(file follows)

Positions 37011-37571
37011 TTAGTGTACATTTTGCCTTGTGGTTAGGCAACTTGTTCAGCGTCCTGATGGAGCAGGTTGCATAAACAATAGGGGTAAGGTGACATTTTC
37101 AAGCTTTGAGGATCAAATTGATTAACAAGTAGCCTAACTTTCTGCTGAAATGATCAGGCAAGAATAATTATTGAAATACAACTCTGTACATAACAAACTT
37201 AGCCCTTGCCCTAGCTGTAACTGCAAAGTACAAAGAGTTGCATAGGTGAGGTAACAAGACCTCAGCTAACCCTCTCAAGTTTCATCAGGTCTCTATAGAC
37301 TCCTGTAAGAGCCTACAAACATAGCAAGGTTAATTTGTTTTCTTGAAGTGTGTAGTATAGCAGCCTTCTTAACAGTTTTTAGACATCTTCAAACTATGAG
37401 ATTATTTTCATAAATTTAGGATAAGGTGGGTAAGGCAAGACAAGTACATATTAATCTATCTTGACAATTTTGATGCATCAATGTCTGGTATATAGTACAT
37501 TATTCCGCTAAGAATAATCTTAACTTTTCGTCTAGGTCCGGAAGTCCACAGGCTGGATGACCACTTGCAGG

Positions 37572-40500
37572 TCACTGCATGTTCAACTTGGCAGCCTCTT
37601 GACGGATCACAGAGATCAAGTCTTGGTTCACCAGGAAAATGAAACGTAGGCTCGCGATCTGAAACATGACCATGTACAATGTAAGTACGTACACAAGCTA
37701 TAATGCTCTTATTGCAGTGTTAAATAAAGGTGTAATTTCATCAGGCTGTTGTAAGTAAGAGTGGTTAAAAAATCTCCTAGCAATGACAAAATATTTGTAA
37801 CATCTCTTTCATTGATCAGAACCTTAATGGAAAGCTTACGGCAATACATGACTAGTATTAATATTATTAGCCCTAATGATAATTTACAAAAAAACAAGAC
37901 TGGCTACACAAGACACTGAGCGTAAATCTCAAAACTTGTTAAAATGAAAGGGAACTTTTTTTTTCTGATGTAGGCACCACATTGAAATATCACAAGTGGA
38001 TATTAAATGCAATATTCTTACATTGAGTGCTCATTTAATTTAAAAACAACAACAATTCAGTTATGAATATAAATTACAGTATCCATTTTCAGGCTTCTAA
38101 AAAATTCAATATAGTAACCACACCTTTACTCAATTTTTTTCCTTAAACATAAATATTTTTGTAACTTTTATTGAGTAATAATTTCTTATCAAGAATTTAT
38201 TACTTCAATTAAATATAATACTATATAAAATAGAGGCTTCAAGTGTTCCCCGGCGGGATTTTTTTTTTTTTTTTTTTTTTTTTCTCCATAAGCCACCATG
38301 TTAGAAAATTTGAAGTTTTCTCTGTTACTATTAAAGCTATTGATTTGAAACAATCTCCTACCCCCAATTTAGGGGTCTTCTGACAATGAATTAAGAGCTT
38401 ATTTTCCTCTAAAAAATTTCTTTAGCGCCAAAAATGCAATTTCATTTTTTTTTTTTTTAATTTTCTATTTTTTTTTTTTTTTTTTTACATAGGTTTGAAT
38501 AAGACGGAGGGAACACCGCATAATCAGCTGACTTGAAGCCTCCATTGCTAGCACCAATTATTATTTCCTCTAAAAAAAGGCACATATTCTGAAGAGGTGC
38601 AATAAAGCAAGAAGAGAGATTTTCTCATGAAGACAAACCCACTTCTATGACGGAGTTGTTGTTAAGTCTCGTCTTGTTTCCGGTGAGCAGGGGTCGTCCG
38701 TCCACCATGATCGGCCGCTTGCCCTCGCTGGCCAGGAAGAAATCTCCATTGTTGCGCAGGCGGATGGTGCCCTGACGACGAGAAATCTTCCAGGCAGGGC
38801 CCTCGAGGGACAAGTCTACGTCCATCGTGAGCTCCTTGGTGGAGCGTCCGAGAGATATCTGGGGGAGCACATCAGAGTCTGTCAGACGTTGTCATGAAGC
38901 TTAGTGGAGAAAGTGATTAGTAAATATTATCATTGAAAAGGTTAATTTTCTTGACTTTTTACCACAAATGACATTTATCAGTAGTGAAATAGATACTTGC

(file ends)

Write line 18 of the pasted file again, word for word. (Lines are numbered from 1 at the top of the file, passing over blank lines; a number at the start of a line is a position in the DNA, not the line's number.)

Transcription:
38401 ATTTTCCTCTAAAAAATTTCTTTAGCGCCAAAAATGCAATTTCATTTTTTTTTTTTTTAATTTTCTATTTTTTTTTTTTTTTTTTTACATAGGTTTGAAT